Saturday, October 10, 2020

Diversion by wagging the dog whistle

Eviatar Zerubavel, HIDDEN IN PLAIN SIGHT: The Social Structure of Irrelevance. New York: Oxford University Press, 2015, pp. 47-48—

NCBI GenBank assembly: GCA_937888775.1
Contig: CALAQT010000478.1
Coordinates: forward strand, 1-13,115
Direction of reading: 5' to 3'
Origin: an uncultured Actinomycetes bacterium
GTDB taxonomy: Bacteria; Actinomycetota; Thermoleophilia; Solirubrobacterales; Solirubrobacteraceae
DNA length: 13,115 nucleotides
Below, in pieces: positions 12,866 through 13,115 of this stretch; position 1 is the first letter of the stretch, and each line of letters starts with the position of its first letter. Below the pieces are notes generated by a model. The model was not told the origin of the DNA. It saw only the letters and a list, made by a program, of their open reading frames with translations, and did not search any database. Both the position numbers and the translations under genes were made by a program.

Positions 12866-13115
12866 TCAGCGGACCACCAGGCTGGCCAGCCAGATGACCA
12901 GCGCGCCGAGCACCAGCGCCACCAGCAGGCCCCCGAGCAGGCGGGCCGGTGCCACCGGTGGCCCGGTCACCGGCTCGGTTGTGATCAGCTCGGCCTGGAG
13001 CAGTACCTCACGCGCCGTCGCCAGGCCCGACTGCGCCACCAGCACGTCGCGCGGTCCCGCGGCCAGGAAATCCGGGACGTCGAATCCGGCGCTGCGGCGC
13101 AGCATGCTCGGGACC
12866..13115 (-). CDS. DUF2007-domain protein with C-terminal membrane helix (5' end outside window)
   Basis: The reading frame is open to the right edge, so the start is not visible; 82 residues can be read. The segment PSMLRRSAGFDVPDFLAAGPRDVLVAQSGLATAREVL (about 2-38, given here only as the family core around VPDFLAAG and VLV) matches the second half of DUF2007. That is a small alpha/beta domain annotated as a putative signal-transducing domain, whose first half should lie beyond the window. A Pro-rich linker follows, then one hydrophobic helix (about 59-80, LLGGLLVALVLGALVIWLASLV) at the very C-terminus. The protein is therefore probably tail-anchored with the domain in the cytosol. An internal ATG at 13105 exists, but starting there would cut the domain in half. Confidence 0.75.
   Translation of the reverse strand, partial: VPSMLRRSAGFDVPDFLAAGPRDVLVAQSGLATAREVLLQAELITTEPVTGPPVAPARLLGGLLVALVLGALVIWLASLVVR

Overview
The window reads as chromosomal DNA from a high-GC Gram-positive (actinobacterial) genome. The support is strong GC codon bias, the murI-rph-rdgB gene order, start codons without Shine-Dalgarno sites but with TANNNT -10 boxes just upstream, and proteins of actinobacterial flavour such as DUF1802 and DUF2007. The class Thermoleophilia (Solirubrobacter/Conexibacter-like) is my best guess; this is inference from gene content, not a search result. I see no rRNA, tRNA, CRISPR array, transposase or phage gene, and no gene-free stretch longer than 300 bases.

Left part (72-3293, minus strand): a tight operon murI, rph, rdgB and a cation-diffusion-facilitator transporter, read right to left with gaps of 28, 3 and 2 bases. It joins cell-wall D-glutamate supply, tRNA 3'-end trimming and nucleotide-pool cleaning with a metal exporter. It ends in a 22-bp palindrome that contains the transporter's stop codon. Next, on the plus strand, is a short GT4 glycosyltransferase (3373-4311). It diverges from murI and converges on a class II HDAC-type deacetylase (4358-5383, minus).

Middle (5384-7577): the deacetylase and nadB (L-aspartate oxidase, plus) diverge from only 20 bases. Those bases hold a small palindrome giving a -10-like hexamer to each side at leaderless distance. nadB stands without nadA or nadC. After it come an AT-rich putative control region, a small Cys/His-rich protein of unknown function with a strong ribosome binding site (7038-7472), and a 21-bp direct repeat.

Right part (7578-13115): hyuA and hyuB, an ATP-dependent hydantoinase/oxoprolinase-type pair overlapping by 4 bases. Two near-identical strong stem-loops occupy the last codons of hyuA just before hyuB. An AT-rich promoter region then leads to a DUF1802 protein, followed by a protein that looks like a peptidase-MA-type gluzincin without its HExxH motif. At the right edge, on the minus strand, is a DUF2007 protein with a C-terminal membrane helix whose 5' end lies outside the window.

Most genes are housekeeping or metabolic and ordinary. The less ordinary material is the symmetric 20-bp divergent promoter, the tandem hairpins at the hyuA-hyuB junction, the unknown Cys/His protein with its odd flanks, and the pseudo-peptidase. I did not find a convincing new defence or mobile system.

…diversionary tactics are sometimes also used by politicians to keep certain things out of the public's awareness. They thus strategically time unpopular or embarrassing acts such as announcing controversial appointments or firing senior officials, for example, to coincide with other events that they hope will overshadow them. They likewise manufacture crises (and might even start wars) to divert the public's attention from economic problems or political scandals—a tactic also known since Barry Levinson's [1997] cinematic account of such an attempt at "wagging the dog." "'To wag the dog,'" in other words, means "to purposely divert attention from what would otherwise be of greater importance, to something else of lesser significance."